Steve B. and his Nyala.
By Jim Hensley
It was 16 April 2021, a day that had been in my thoughts for over 25 years. It was special because it was my last day as a detective with the Milwaukee Police Department. I was retiring, and nearly everyone was asking me, “How does it feel?” or “Are you excited?” My response to all of them was, “Honestly, I haven’t even thought about it. I’m too excited about Africa.” This was because two days later, my wife Carol and I, along with our friends, Mike, Nicole, Steve, and Belinda were heading to South Africa… Finally!
We had originally scheduled for May 2020, but Covid-19 happened. We rescheduled for September, hoping it would be OK by then… I was wrong! We optimistically rescheduled once more, and this time the day finally arrived.
We had booked a two-week safari with Chivic African Safaris in the Limpopo Province of South Africa. Carol, Mike, and I had all been to Africa on previous safaris, but this would be the first trip (I’m guessing with many more to come) for Nicole, Steve, and Belinda. Mike, like me, had fallen in love with all things Africa on his first safari, and couldn’t wait to share it with his wife Nicole. Steve told me how, for almost 50 years, he had dreamt of hunting in “The Dark Continent” and jumped at the opportunity to experience it with Belinda. Carol and I couldn’t have been more excited to finally get back to Africa, and this trip we had the added bonus of sharing it with really good friends.
Mike’s number one priority was to hunt a big, mature Cape buffalo bull, with the added pressure of sneaking in close enough for him to use his brand-new double rifle. He also wanted to settle the score with a kudu bull, a game that had begun almost four years earlier on his first safari. Steve simply wanted to “soak everything up” while he was in South Africa, and created a list of plains-game animals to focus on – kudu, gemsbok, springbok, and impala. He was also happy with the age-old adage of, “taking what the bush offers you”.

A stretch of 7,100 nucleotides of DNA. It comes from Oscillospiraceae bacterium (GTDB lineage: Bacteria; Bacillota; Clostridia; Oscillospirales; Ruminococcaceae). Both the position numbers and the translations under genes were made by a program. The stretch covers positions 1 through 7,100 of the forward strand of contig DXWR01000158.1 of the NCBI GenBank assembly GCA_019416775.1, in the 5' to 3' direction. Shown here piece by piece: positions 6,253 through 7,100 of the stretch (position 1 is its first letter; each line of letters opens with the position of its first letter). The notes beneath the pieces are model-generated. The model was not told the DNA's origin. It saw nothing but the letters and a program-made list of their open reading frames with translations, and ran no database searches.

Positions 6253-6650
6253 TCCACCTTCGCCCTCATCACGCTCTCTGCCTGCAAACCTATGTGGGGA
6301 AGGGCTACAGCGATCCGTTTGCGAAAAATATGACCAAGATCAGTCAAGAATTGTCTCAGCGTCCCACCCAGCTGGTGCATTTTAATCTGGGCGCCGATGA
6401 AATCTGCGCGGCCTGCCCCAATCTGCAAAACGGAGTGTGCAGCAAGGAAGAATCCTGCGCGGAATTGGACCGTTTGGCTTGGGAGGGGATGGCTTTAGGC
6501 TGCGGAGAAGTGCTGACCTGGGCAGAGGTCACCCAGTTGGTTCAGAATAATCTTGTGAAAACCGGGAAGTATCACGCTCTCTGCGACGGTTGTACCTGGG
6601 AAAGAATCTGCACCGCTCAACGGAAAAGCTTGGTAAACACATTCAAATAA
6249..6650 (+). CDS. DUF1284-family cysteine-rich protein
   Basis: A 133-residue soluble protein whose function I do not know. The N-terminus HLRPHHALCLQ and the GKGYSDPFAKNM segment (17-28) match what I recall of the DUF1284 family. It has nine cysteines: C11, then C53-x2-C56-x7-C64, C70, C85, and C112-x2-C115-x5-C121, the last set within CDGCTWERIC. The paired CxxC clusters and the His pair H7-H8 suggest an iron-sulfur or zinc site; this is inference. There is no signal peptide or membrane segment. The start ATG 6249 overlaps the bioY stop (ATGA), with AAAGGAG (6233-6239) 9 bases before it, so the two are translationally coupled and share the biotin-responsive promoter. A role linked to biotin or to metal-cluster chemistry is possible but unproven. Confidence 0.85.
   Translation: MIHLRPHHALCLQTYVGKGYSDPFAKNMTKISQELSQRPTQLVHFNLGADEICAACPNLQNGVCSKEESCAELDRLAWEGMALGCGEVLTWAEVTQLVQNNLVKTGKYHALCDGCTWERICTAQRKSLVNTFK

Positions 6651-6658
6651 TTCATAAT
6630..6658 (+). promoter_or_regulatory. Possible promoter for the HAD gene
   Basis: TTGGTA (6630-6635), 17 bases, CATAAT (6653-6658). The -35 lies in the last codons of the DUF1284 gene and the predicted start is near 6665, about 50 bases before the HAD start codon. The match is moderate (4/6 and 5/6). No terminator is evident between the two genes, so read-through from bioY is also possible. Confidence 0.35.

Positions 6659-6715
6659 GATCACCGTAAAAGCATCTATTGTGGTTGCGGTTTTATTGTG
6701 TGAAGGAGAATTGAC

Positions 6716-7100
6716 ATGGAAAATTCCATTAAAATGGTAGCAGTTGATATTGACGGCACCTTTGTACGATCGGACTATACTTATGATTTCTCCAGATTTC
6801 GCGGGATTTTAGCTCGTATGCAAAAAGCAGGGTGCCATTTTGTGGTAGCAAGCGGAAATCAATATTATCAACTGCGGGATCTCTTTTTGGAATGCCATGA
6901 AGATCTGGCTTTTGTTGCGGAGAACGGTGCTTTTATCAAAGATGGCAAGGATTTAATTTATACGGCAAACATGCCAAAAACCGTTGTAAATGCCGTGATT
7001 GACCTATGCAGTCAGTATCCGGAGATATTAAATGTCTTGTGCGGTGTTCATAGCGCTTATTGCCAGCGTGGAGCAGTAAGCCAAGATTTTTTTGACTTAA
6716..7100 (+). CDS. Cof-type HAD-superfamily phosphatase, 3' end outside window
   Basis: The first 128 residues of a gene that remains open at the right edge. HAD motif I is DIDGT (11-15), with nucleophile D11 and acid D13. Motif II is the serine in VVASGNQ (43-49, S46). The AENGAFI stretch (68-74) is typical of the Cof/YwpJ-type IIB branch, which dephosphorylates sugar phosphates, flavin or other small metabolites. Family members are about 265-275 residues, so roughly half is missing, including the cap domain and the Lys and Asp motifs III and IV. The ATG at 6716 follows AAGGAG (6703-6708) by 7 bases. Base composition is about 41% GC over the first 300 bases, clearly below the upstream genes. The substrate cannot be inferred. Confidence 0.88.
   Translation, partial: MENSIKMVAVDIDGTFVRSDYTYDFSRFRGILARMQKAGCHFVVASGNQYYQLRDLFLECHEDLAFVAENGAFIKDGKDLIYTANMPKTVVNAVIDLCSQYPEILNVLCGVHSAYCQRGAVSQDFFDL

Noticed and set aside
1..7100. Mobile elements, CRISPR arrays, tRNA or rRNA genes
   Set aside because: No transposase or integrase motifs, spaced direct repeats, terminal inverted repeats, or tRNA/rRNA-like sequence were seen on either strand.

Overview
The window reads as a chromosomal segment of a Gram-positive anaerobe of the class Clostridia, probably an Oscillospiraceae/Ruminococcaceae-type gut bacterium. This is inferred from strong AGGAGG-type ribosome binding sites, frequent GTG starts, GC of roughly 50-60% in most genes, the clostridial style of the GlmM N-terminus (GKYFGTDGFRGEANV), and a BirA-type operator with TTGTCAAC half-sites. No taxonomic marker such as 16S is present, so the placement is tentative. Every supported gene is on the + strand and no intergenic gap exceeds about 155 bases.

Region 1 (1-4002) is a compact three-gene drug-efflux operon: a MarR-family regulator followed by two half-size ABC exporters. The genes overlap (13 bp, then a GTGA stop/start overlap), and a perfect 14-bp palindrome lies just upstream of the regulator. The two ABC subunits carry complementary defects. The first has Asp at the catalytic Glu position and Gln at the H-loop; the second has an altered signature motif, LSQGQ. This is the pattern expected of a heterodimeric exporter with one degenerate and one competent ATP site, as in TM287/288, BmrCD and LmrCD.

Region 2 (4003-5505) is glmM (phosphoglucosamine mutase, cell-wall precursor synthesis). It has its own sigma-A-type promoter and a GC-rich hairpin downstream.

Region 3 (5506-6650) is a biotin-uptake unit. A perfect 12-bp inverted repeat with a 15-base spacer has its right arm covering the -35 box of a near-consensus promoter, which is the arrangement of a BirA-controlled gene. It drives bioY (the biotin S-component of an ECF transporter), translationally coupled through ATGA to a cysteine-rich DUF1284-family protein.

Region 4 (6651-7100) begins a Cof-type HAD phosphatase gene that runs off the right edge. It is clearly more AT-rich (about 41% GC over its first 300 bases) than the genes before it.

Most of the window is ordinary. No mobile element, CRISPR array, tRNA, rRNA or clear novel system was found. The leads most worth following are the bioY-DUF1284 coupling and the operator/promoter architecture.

Belinda enjoying a hike.
Jim and Carol Hensley.
Day 1 began at sunrise, just after breakfast. Steve set off in one direction with thoughts of a big kudu bull standing broadside behind every other mopane tree they passed. He didn’t find his big kudu bull that day, but did have an opportunity at a huge nyala, a blue wildebeest, and a zebra, all of which he passed on, opting to hold out for Africa’s “Grey Ghost”.
Carol and I rode along with Mike and his PH Johan, as they searched for the big bulls that had left the salad-plate sized tracks in the sandy dirt. Christo Joubert, the owner and outfitter of Chivic African Safaris, had secured two special permits for Mike and me, permits for two old Cape buffalo bulls, both of which had to be well beyond their prime, in a Big Five area. There would even be the possibility of seeing and/or encountering all five members of the famous Big Five, which became abundantly clear only an hour and a half into the morning’s hunt.